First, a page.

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Poster: Aelfgar GreySeas <email@example.com>
> I think we have had enough bashing for now. Why don't we come up with
> some reasonable plans of action for policing our own behavior and those
> of our friends to be sure everyone has a better time at the next event.
In that spirit, I have a thought or two for general consideration. Before I
begin, let me say that I am not a heavy fighter (I was for a while, but that
was long ago), and I do not know if the ideas below will make much sense in
the current environment. I put them forward as a basis for conversation, and
if they deserve it, as a starting point for brainstorming.
First, I am impressed with the notion, mentioned elsewhere, that individual
fighters can have an impact by adjusting their personal acknowledgement
downward, in the expectation that others will follow suit. Such a decision,
if widely enough spread, would be very helpful.
Second, I wonder if a change of definition might be helpful. It occurs to me
that our tournament fighting, as currently defined, is closer to the
gladitorial games of ancient Rome than to the tourneys of High Chivalric
period. The bouts are contests to the death, where a _killing blow_ determines
For reasons I only dimly comprehend, the definition of _killing blow_ has,
over time, become heavier and heavier, and the dynamics of who wins and who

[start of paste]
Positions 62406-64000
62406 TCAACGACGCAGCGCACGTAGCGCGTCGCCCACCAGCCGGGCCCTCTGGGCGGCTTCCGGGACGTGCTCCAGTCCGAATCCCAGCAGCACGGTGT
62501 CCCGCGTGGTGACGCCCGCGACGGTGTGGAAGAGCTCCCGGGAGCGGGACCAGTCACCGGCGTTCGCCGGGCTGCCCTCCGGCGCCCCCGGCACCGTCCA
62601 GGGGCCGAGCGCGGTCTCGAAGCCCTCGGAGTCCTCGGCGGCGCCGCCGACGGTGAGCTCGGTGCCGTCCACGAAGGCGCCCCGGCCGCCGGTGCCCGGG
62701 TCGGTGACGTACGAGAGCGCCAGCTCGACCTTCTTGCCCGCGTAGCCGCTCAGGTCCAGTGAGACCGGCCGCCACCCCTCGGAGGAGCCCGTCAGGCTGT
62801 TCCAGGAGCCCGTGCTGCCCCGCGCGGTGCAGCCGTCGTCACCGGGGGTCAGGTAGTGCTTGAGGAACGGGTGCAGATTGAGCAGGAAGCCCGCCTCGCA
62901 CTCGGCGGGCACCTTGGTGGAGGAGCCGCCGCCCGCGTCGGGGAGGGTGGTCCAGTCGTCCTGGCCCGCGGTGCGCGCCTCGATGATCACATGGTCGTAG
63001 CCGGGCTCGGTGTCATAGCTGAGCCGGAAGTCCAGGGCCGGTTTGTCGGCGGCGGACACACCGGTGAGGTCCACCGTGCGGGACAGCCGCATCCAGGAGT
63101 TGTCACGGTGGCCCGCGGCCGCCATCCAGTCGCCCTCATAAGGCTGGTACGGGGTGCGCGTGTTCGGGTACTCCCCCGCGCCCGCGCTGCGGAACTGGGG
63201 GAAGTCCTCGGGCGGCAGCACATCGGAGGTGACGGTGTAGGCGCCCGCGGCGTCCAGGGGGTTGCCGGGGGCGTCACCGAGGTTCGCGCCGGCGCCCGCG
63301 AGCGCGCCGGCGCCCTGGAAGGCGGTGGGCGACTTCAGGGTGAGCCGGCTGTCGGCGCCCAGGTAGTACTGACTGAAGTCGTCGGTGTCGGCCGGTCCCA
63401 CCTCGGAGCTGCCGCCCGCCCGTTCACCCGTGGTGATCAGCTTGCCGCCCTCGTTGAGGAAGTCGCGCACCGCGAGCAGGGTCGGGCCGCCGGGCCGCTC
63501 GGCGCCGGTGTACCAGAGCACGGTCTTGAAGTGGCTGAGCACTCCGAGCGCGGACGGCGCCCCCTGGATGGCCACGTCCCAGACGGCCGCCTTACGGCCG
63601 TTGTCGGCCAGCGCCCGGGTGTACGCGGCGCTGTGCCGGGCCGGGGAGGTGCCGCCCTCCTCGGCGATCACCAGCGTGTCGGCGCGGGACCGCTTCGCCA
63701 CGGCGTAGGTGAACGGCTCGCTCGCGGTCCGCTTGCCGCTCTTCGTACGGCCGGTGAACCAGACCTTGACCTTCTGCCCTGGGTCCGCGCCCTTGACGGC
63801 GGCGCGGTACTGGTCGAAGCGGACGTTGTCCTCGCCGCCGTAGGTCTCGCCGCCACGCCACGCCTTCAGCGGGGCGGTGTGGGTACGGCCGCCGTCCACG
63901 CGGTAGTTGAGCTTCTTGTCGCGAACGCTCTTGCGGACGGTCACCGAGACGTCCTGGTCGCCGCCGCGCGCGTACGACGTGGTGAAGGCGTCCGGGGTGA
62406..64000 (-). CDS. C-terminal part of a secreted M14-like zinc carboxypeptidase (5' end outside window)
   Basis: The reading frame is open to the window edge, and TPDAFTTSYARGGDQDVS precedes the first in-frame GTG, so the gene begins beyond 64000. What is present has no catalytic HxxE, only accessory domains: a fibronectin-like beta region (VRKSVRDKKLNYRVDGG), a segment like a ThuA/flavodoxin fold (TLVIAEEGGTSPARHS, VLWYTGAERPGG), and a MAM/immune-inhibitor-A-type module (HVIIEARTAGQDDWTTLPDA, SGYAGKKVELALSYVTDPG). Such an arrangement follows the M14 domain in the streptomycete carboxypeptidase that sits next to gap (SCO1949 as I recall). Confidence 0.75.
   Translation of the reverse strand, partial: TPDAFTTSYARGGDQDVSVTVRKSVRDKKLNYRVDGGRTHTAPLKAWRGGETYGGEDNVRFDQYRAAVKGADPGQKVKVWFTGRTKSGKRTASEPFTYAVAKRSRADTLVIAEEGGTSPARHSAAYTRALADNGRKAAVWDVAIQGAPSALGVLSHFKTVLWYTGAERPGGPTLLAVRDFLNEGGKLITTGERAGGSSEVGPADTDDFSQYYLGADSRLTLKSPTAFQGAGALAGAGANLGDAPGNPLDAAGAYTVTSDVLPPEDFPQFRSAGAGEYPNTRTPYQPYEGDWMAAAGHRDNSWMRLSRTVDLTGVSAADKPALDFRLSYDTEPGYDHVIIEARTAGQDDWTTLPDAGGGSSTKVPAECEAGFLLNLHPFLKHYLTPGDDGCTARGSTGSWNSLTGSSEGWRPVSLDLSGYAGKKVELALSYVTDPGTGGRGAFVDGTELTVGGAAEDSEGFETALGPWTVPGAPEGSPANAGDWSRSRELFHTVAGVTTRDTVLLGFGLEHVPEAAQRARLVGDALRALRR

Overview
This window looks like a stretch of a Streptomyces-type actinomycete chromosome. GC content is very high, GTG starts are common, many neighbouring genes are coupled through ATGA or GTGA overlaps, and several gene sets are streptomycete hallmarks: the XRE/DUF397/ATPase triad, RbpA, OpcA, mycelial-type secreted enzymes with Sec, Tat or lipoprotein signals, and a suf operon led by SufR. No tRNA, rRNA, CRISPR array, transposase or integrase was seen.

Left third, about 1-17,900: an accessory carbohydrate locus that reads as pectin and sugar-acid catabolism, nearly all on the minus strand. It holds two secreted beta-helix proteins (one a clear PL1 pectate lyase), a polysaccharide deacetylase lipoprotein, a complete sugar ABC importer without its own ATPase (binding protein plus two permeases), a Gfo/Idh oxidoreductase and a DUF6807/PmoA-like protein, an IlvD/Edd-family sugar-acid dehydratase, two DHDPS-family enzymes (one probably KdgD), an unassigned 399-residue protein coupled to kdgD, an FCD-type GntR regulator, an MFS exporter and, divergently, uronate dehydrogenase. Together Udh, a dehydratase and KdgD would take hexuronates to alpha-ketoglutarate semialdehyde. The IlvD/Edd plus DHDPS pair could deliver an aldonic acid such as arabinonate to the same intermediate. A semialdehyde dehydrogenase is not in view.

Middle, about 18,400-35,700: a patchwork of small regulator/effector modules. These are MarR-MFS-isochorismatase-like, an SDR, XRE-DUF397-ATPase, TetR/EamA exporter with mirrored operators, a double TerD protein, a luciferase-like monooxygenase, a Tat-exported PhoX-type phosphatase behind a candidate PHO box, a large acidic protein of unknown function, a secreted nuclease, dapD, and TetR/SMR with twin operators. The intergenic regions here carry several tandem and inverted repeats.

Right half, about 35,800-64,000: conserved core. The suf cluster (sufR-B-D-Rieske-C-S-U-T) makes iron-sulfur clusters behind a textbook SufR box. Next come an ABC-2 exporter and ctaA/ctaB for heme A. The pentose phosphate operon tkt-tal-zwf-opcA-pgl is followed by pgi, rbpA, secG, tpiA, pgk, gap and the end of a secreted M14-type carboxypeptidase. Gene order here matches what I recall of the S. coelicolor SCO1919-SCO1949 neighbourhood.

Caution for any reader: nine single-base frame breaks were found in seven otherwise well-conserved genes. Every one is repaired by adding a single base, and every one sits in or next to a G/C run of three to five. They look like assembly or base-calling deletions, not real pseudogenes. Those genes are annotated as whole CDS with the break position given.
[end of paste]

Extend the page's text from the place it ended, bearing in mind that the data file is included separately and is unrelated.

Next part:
loses do tend to push that trend in a way many have found disturbing.
Suppose we were to redefine what it is we simulate when we fight-that instead
of simulating combat to the death, we simulate martial contests among friendly
competitors? In such a contest, with weapons of war, the best of warriors are
those who can demonstrate their martial prowess without doing serious harm to
their opponents. Death is still possible, but not the intended outcome.
Such a change would allow us to redefine a _good_ blow at some generally
accepted level of force, acknowledged to be less than lethal. It would also
open the possibility, if we were of a mind, to define some level of force as
too much, by saying that killing your opponent is not as good as successfully
hitting him with adequate but sublethal force. (No, I haven't the faintest
notion of the details, but the possibility is there.)
Well, there it is. I know this doesn't address fighting in wars, and the ideas
are less than detailed, but maybe it will do for a start.
Thanks, one and all, for your patience.
I remain yours in service,
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